It’s been a while since my last post — which was somewhat intentional. It wasn’t that time slipped by quickly or that I forgot about blogging; in fact, it was rather the opposite: I’ve thought a lot about what I might post next. But nothing seemed good enough — not important enough, not informed enough — to follow the weight and personal significance of that first post.
And then I realized that that self-dialogue was, in itself, the post I needed to write.
I realized how much of my inner monologue (which, heaven help me, is always on) centers around that word, “enough” — or, rather, what I perceive as a lack of enough, a mark I haven’t met: I haven’t written enough lately, this writing isn’t good enough, I didn’t get enough done today, I haven’t lost enough weight yet, we haven’t gotten enough done on our home renovations, I haven’t saved up enough money…
Enough, enough, enough.
I’m hearing these sentiments from a lot of friends and family lately, too, especially those trying to balance parenting, homeschooling, and working from home during the coronavirus pandemic. They feel they aren’t able to devote enough time, attention, or effort to any one of those elements, let alone the combination.
But who defines what’s “enough”? How are we each defining it for ourselves? By comparing our situations to our perceptions of other people’s lives? By notions we had in the past about what our present would look like? I tend more toward the latter — whether that’s what teenage Val thought thirtysomething Val would be like or what when-I-woke-up-this-morning Val envisioned for her day.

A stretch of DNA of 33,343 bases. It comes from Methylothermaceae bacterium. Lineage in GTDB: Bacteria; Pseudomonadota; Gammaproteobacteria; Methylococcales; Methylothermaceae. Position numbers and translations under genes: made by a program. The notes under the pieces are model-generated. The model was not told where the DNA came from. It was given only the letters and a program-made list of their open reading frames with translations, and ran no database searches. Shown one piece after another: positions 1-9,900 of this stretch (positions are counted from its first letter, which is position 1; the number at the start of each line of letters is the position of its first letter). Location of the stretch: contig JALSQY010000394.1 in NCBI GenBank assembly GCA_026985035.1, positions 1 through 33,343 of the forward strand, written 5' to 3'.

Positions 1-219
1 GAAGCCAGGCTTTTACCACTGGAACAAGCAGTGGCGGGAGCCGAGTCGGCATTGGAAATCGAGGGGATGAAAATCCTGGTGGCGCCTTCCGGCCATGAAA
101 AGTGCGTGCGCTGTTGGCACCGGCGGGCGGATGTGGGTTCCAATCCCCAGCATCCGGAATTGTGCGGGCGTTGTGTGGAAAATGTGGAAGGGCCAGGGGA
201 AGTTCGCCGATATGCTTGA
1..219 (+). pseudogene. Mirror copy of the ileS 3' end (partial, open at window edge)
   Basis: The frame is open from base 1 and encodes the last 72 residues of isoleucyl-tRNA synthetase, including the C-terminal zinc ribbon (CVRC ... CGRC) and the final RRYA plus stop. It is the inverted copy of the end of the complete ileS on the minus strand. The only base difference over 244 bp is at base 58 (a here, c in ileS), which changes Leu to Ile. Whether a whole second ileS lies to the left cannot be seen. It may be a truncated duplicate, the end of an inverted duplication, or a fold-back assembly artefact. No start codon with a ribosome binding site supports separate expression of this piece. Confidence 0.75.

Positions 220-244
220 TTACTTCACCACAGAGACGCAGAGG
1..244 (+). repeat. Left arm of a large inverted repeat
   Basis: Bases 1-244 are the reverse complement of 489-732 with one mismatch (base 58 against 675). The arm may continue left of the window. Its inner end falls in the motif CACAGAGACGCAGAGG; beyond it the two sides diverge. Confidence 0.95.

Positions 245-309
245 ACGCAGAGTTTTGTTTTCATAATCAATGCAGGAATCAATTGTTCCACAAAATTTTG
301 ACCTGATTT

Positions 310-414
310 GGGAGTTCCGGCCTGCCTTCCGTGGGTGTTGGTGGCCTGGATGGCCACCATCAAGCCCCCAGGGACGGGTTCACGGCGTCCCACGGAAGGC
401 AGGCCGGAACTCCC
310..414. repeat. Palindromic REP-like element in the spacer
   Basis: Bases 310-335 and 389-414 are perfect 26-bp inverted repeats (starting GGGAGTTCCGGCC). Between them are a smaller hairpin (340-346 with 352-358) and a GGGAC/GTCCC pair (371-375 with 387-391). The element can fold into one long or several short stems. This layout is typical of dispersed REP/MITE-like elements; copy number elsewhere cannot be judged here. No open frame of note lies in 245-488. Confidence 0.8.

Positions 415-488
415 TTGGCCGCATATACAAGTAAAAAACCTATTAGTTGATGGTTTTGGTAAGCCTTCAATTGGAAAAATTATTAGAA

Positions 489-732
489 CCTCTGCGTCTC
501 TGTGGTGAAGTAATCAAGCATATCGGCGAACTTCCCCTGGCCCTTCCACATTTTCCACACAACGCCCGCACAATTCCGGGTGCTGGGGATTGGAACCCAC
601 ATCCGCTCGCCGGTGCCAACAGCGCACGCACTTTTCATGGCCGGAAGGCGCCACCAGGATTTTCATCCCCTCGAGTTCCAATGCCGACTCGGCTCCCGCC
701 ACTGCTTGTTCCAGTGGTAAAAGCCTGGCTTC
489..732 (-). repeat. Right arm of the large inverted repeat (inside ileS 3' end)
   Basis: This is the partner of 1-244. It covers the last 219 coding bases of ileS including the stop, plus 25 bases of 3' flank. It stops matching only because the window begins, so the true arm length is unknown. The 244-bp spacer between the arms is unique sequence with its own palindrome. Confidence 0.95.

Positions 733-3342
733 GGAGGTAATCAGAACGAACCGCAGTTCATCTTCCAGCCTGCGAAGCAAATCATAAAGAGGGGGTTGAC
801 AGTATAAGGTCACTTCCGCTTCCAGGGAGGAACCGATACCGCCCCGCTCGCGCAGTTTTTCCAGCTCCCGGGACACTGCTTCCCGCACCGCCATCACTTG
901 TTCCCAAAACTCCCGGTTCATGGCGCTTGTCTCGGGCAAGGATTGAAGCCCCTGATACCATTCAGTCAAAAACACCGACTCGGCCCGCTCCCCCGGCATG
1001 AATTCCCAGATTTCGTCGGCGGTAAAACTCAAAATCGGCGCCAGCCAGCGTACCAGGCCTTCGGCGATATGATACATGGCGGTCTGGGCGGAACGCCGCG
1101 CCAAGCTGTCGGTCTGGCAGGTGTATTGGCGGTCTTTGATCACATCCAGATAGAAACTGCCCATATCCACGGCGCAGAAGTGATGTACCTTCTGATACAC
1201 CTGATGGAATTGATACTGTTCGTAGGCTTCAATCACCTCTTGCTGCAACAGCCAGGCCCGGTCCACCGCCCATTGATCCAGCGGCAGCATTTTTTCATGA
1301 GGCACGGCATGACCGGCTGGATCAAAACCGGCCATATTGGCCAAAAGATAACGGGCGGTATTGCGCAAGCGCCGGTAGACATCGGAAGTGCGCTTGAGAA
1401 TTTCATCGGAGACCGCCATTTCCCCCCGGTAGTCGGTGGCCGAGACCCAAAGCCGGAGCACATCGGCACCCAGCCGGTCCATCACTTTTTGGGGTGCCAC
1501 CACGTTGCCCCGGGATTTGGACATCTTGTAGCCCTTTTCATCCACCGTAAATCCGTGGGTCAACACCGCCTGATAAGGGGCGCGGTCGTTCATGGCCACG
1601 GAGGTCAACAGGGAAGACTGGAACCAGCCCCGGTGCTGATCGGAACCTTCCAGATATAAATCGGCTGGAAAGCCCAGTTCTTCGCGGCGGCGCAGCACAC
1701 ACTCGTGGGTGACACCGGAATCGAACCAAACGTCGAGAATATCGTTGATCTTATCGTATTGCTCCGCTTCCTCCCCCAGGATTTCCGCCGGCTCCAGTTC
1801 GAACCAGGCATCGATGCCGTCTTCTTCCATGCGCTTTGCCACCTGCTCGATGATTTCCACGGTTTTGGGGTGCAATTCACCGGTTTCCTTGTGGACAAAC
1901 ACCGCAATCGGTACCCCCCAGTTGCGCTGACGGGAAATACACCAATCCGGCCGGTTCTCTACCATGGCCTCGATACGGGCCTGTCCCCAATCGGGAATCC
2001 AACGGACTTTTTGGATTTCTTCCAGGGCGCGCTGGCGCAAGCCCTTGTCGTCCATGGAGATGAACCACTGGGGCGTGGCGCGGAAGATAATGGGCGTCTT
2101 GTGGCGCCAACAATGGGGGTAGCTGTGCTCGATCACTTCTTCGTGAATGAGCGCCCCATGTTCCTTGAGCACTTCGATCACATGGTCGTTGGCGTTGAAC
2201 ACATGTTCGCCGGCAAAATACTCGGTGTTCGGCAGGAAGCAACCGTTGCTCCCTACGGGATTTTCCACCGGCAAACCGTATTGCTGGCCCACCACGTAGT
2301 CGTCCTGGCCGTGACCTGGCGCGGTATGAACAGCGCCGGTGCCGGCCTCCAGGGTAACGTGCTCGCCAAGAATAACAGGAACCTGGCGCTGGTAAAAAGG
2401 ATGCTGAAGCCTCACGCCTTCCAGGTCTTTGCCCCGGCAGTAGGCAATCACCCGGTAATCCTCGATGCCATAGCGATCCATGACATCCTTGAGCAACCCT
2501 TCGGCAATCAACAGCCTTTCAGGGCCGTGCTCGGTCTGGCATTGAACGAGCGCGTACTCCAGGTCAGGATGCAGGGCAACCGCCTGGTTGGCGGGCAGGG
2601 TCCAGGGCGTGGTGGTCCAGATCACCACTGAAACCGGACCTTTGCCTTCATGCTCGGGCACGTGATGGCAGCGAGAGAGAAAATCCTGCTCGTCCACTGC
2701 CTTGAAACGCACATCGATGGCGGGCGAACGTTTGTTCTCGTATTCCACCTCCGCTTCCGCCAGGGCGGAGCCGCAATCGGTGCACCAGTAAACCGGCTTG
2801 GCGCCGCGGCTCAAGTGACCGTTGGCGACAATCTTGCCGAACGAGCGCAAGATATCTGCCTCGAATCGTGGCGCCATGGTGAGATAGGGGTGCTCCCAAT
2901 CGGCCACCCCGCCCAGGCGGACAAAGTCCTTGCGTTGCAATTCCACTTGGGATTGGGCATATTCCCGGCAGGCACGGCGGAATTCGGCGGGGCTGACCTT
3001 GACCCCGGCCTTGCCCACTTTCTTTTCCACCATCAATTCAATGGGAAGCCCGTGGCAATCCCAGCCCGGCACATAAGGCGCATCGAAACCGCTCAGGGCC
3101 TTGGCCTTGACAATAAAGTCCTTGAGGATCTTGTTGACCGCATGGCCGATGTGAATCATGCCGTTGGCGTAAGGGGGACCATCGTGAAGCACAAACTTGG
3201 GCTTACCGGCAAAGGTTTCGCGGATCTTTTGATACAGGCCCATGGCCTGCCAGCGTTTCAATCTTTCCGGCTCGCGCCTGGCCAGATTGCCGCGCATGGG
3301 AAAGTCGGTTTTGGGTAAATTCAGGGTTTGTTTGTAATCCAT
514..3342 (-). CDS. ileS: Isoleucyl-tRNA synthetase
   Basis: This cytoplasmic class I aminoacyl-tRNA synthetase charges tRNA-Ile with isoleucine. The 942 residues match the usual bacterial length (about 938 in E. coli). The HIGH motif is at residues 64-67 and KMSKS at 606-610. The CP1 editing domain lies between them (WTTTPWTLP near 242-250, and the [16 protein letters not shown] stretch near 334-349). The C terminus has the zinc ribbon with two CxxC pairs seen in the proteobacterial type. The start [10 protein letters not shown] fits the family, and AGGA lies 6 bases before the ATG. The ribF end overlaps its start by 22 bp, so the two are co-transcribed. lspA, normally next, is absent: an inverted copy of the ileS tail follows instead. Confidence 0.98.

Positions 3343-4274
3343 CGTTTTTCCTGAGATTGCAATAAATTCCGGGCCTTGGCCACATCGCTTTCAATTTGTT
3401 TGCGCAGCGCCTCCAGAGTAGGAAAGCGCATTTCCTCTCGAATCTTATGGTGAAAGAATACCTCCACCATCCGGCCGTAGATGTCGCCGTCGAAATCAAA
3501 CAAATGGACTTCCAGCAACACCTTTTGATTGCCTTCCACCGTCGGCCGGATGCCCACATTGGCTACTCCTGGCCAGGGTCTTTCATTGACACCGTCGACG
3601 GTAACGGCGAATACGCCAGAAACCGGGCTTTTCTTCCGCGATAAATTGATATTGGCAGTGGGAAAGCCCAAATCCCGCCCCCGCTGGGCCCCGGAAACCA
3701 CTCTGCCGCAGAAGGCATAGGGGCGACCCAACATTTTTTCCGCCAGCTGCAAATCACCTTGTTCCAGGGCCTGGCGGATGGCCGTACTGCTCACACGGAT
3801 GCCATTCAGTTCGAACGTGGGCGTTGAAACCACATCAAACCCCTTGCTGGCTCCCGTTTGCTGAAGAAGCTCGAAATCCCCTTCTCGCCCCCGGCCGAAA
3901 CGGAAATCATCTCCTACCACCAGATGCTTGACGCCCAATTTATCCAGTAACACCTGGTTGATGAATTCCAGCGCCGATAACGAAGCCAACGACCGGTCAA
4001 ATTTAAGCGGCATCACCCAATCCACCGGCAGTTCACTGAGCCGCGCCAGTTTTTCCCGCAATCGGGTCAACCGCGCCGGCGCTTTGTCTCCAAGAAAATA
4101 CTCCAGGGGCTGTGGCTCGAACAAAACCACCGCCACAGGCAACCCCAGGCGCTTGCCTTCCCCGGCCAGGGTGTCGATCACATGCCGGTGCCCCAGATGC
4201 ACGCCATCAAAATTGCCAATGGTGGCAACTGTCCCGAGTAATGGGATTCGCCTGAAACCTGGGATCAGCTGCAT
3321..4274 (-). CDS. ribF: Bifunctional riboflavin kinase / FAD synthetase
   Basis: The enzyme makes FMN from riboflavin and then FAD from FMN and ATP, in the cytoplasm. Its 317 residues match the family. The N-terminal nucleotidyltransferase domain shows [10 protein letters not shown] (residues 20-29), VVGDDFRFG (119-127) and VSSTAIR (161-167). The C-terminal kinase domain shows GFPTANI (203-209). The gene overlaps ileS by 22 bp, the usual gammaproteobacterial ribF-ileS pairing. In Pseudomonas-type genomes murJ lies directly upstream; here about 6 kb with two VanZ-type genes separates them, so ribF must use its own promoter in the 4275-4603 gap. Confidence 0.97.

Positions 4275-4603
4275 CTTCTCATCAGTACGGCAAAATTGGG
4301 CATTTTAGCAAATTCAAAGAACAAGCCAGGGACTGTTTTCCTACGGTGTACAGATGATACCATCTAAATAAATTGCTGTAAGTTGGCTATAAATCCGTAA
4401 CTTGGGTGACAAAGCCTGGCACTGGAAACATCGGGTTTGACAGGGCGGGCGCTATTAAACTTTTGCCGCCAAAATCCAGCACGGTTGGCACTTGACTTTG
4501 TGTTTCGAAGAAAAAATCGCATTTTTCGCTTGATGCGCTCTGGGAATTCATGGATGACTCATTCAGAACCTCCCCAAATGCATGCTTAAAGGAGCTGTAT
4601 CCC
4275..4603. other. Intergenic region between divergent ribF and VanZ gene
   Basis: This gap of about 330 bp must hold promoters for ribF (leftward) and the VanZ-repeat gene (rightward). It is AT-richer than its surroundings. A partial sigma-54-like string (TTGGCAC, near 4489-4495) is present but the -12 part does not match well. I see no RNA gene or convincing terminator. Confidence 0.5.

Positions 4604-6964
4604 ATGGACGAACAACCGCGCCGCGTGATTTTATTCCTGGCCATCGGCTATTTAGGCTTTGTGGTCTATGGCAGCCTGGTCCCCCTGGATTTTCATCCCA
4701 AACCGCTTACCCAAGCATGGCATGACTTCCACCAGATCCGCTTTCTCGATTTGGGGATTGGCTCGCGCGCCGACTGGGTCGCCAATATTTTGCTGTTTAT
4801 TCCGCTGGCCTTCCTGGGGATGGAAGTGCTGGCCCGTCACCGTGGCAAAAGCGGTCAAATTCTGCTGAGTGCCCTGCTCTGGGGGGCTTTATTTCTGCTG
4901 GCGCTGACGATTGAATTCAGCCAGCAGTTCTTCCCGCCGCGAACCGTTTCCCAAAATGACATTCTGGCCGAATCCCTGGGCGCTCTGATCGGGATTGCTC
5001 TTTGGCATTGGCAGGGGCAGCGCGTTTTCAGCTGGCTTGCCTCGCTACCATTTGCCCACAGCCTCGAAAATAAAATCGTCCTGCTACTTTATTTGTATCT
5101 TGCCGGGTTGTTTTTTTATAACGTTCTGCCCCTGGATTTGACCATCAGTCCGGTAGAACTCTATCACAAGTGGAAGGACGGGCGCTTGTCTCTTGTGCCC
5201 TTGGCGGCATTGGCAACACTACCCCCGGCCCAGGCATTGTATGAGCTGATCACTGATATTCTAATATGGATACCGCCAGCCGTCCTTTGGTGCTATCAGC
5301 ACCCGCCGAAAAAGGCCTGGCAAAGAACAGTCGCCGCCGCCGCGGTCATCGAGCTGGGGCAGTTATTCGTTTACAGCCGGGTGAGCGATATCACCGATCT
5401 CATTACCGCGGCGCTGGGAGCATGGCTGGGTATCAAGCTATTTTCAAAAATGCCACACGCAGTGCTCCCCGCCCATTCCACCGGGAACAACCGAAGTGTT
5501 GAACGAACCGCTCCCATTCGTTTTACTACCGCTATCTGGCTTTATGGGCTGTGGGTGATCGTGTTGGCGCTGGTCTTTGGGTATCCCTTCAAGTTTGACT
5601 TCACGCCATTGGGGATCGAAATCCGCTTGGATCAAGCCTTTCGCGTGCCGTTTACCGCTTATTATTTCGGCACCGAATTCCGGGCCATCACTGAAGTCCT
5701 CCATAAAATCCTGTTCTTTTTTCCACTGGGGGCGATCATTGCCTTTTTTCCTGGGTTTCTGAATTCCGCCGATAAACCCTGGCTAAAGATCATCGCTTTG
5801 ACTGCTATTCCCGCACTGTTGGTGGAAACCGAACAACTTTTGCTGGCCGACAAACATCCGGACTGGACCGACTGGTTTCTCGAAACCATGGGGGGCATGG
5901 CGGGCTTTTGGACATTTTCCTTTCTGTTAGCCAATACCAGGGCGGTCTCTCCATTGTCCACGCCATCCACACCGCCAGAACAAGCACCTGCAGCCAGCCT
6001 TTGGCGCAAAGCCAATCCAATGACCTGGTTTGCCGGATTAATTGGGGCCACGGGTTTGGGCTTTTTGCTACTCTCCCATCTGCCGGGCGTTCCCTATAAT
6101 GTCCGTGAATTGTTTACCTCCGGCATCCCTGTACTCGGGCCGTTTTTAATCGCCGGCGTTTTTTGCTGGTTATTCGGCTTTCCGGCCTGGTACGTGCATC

I don’t think it’s fair for us to hold ourselves too inflexibly to any sort of past or outside concept of what we’re supposed to have achieved. It’s great to have goals, of course, but so much unfolds in any given day that we never could have anticipated. Whether it’s a small interruption (or ten) or a major, life-altering moment, the unexpected has a tendency to waltz in and command our attention.
And some days it’s not about too much else happening but about the need for very little to happen — days we decide it is enough to have gotten out of bed, maybe taken a shower (maybe not!), maybe put on pants (maybe not!), and been present in whatever form the day takes. Even if that’s just watching TV or reading or goofing around with loved ones. For me, those can be such helpful ways to recharge that I’m then all the more productive the next day. Refocused, realigned, renewed.
Professional writers often advise that, when you find yourself stuck, you simply need to start writing — something, anything — without worrying about how it sounds or where it will end up (ie, whether or not it’s good enough), because you never know what might come out of it. I’ve seen that advice prove true many times in my own writing. Sometimes I only keep a sentence or a key word or a vague idea; sometimes I suddenly find the solution for something I’d been stuck on for months or discover an entirely new idea that I love. Sometimes, of course, I end up with nothing worth keeping. But, even in those instances, maybe having made the effort is enough.
And maybe this unique time we’re in right now is an opportunity to shift our way of thinking. It’s certainly forced us to slow down in many ways, and it’s brought out so much kindness and generosity and creativity that might not have come about otherwise. Personally, I’m trying to apply that kindness, generosity, and creative energy toward myself as well. I want to use this time to reassess my measure of what’s enough. Some days, “enough” is just about doing what I can and continuing to move forward, knowing there are challenges and wonders that await around corners yet to be seen.